Diversity and inclusion is an important conversation in the corporate world. Most companies are now taking big strides to make sure their workplaces are inclusive and uplifting for people of color. It’s no surprise that over the years, black women have struggled to receive the support they need to thrive in the workplace, prompting us to build our own network to help shape and define our success.
While navigating through the corporate world, I learned it’s important for black women to create safe spaces and protect it at all costs and we must also consider diversifying our business network as we develop along the way. I used to think someone who doesn’t look like me or talk like me wouldn’t be the best fit for my network. That wasn’t the case at all. I chose to be intentional, step out of my comfort zone and network at corporate events with an array of people. In doing so, I’ve expanded what diversity means to me by taking a hard look at the dictionary definition. Diversity comes in all shapes and sizes, not just race. Diversity is a combination of different elements and different types of people that includes age, gender, ethnicity, religion, sexual orientation, skill set, experiences and etc.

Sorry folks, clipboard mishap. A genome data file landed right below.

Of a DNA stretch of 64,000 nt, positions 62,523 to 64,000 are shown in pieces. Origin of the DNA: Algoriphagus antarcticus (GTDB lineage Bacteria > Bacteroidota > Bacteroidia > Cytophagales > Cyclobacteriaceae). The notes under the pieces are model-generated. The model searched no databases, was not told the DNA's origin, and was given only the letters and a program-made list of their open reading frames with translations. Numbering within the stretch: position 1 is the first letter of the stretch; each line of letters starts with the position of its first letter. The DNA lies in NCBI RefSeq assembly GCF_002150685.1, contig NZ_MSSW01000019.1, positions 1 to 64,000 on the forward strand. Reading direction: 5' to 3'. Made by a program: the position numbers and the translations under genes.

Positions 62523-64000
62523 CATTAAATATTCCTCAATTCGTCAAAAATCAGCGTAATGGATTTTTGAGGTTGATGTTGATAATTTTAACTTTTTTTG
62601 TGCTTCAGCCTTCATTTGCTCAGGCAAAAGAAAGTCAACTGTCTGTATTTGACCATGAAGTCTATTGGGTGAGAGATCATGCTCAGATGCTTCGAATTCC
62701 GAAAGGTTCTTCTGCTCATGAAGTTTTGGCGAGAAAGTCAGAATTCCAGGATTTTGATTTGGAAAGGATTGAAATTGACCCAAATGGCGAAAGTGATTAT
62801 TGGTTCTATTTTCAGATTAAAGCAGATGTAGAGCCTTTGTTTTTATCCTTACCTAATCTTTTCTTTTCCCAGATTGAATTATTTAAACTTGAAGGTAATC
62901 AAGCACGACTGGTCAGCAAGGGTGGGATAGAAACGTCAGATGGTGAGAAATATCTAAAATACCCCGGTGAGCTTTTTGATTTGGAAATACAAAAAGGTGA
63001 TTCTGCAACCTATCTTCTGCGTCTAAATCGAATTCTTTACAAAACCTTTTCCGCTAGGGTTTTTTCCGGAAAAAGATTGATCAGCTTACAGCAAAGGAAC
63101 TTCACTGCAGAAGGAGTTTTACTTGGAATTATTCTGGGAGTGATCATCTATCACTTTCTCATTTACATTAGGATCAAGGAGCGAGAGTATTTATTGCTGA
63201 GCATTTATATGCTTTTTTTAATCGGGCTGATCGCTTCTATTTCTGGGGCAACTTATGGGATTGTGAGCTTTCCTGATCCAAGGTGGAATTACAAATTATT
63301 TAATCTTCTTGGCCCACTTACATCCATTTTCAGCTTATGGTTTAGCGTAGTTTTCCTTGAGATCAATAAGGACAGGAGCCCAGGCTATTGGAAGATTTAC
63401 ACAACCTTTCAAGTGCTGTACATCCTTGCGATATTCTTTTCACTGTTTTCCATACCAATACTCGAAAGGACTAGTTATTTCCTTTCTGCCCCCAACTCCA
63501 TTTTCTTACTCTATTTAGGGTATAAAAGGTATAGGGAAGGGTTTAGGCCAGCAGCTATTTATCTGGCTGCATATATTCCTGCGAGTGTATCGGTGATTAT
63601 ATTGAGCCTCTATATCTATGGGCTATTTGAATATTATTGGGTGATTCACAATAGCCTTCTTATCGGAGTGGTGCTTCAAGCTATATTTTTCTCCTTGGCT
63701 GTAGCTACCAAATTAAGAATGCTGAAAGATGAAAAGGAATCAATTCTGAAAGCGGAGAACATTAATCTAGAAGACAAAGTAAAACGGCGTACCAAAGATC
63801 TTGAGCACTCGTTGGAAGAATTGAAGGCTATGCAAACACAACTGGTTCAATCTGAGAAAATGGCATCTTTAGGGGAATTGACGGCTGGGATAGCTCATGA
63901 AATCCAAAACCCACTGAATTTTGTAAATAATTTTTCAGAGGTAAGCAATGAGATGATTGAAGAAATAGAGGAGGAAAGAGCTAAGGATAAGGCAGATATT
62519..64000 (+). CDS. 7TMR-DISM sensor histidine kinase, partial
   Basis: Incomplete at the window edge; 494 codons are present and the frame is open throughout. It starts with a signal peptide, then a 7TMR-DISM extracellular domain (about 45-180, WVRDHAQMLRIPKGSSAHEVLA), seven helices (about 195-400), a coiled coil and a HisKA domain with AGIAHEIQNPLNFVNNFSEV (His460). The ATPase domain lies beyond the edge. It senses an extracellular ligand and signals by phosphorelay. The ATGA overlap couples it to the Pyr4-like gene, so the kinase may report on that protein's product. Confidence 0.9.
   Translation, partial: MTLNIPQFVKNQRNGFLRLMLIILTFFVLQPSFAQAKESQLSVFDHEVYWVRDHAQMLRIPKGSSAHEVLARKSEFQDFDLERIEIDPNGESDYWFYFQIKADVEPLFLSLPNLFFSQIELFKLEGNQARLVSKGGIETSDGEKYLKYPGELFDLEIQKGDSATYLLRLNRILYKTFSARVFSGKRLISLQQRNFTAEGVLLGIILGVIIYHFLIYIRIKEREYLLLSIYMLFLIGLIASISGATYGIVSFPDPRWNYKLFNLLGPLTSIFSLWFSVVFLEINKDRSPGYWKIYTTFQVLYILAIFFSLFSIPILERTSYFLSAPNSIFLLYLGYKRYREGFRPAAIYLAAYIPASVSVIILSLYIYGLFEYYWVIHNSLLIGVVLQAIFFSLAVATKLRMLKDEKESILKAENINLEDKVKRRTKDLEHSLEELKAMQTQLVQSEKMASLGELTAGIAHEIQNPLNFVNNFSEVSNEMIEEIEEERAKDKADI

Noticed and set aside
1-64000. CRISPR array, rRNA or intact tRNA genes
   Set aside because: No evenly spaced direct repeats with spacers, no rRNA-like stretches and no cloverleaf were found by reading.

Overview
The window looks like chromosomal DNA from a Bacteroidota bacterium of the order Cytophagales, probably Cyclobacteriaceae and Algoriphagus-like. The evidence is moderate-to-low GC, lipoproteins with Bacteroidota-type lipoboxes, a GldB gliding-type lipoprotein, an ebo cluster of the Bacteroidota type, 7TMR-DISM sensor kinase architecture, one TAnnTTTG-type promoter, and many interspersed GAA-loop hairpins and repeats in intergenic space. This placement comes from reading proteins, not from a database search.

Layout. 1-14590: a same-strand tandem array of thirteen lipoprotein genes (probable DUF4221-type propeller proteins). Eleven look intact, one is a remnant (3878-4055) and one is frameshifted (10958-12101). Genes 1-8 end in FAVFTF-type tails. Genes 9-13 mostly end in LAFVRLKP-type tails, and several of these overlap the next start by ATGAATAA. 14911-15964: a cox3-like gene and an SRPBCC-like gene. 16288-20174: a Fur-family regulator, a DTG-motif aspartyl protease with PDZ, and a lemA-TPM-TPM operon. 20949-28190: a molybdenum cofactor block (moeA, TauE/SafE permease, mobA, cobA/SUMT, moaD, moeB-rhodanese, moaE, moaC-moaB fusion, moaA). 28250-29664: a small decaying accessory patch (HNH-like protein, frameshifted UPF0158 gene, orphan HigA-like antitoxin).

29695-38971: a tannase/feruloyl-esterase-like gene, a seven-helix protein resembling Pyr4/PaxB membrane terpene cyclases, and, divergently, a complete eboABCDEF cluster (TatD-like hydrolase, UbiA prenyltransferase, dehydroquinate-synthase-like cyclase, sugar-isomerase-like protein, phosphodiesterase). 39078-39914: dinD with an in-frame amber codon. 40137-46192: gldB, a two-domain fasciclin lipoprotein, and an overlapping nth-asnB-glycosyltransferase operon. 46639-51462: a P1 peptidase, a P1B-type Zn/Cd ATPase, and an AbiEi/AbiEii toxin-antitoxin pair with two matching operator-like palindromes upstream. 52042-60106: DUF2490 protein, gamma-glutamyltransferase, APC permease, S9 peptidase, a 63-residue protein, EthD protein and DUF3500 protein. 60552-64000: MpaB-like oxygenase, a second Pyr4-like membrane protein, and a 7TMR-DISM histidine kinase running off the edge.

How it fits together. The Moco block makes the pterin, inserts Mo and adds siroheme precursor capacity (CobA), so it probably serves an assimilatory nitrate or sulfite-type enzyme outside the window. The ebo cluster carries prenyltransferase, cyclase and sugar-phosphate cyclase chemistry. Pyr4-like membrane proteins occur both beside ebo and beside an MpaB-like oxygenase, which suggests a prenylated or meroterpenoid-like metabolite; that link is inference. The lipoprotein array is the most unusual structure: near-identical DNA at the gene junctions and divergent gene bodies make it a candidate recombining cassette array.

The biggest lesson I’ve learned is not everyone you’ll connect and engage with will look like you. I used to toss aside everyone I met or networked with because they didn’t meet certain “standards” but that only did a disservice to me by making me closed-minded. Professionals of all different backgrounds have the ability to add value to your life. No matter their gender, ethnicity and/or race. Surrounding yourself with people who bring something to the table is the goal, and that person may be very different from you.
I constantly remind myself to network up and across, with my peers and gatekeepers as well. What is a gatekeeper you ask? A gatekeeper is a person who controls access to something. So dig into some research and find out who the gatekeepers in your company or industry are, you might find that those people may not look anything like you. Across industries, statistics show how black women lack representation which means most gatekeepers are not black women. As alarming as that may sound, it’s a reality black women can change. It should not discourage you from aspiring to rise to the top, but encourage you to network with whoever you can, as genuinely as possible.
Keep your mind open to attending professional networking events that attract a diverse audience. Expand your network by stepping outside your comfort zone: If your own professional network does not include colleagues at all levels, you may miss out on opportunities.